“You see your wife dying slowly, and part of you… psychologically, you’re trying to protect yourself. But yet, you’re trying to provide her all of her needs and to sacrifice what’s going on within yourself.”
Brian found that Toni herself became his teacher in how to face the prospect of life ending.
“As the disease progressed, I would have to change. I noticed that she was in a different place, maybe multiple times during the day. And it required me to get to where she was, her space, asking the right questions, being totally observant. She really taught me how to get there.
“It was incredibly powerful… for me to walk alongside this lovely lady in her journey, and supporting her, and encouraging her, and watching her progress, her spiritual progress.”
Even as they struggled for her life, Toni and Brian found strength in acceptance of whatever came tomorrow.
What came brought much suffering. But it also led to what Brian now calls grace.
He describes it in terms of their shared Catholic faith, although he emphasizes that he believes grace is there for people of all faiths — or no faith.
“’When I become weak and I allow God’s grace to come in, I become strong,’ he says, quoting St. Paul. “If we are open to the grace, it can come in many different ways.”
We all have within us a spirituality. We have to access it. Who are we? What is it all about?”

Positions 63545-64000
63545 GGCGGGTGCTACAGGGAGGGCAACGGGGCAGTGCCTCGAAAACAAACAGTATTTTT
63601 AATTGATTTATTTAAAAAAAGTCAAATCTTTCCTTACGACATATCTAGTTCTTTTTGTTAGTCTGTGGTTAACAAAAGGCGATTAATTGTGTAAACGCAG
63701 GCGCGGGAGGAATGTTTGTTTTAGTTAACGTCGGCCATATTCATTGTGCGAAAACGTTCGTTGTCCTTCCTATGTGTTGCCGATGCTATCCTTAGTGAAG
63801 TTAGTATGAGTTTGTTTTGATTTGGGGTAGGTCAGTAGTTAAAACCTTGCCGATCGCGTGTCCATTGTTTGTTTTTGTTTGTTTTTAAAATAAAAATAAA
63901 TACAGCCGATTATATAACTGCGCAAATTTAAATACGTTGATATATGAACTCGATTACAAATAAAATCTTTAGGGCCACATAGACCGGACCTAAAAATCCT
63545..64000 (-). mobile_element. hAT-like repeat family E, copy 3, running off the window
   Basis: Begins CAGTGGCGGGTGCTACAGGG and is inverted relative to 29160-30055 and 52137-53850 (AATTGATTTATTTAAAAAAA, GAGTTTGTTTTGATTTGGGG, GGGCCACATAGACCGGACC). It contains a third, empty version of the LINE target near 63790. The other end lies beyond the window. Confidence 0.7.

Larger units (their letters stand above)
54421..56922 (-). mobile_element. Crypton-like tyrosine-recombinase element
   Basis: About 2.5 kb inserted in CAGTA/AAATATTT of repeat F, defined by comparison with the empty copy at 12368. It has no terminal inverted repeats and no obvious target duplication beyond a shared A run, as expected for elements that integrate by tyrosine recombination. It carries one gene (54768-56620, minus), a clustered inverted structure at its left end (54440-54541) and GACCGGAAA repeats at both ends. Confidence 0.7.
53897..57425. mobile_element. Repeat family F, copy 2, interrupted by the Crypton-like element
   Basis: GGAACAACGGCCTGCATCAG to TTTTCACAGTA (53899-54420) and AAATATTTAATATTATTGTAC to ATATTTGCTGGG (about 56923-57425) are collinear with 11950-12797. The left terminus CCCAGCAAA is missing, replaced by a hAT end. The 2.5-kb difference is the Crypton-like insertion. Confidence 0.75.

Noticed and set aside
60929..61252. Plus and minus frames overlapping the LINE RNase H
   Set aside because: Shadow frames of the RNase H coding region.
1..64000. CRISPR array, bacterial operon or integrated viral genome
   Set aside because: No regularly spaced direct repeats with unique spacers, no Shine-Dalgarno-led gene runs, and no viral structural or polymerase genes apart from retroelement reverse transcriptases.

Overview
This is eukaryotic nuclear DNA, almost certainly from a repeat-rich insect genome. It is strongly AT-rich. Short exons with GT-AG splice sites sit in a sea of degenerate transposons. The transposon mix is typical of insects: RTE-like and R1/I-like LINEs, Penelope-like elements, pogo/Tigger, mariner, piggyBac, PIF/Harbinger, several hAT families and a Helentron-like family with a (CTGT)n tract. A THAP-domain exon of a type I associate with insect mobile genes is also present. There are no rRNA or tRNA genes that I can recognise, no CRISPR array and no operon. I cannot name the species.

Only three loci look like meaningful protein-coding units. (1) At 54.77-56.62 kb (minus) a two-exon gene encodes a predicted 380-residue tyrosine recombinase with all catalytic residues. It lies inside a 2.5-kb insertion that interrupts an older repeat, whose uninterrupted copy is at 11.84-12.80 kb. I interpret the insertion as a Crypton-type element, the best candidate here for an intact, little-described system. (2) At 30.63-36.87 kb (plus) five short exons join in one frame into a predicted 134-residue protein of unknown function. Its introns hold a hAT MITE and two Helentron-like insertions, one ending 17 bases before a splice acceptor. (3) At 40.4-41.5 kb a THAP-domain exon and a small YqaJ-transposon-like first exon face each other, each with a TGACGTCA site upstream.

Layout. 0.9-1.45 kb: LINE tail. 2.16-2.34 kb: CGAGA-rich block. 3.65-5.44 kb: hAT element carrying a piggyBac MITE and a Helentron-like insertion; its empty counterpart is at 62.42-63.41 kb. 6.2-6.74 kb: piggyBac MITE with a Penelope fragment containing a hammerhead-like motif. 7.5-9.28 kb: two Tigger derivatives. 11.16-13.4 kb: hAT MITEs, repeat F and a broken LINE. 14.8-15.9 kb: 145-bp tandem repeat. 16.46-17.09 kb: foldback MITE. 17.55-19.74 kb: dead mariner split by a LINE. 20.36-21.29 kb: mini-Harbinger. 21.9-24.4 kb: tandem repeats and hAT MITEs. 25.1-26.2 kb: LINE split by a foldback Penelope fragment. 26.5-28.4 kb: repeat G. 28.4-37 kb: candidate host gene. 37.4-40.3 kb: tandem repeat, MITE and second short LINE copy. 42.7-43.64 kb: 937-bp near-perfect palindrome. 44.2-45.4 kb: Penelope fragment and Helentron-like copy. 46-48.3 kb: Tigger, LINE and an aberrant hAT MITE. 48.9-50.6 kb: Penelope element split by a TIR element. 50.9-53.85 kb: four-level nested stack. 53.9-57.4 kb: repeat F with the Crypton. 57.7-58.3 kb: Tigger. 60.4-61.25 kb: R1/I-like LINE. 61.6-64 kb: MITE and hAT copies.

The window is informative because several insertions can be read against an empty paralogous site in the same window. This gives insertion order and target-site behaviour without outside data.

What it’s about, Brian concluded, is giving and loving.
“The pivotal thing, which [had] totally changed my life, was… learning to give away what I had for the need of someone else.
“In a sense, part of this journey was waking up.”
For 20 years, Brian had lived with a woman he deeply loved, and now she was gone. And yet, though his suffering was terrible, he now feels that it also brought him a gift.
Through taking care of Toni “I had experienced sacrificial love, which is real love, in a sense.”
He had discovered the purpose that has driven his life ever since. In 1983, at the age of 51, he retired from a successful career with Granite Construction.
“I loved what I did with Granite. But there was such a draw to… you need to get out and give away what you’ve learned through this journey, which is basically love, helping others in their particular journey.
It was another lesson from Toni.
“If she survived this, she wanted to go help people who were going through what she was going through… and I realized wow, I’ve been trained to do what she wanted to do.”
Often, he works with his second wife, Marsha, whom he married in 1982. Like Brian, Marsha has long been active in serving the community, and shares his commitment to our Foundation.
Always, Brian says, they both find that they get back more than they give.
The question, he says, is, “Where do I get my happiness?” Many people expect happiness to be given to them, by a good marriage, success, entertainment, or drink or drugs — all while avoiding suffering. “The culture [is] kind of pulling this way which is, “Okay, we don’t have to worry about death. That’s way down the road.”
But Brian found happiness by living and experiencing a purposeful and meaningful life.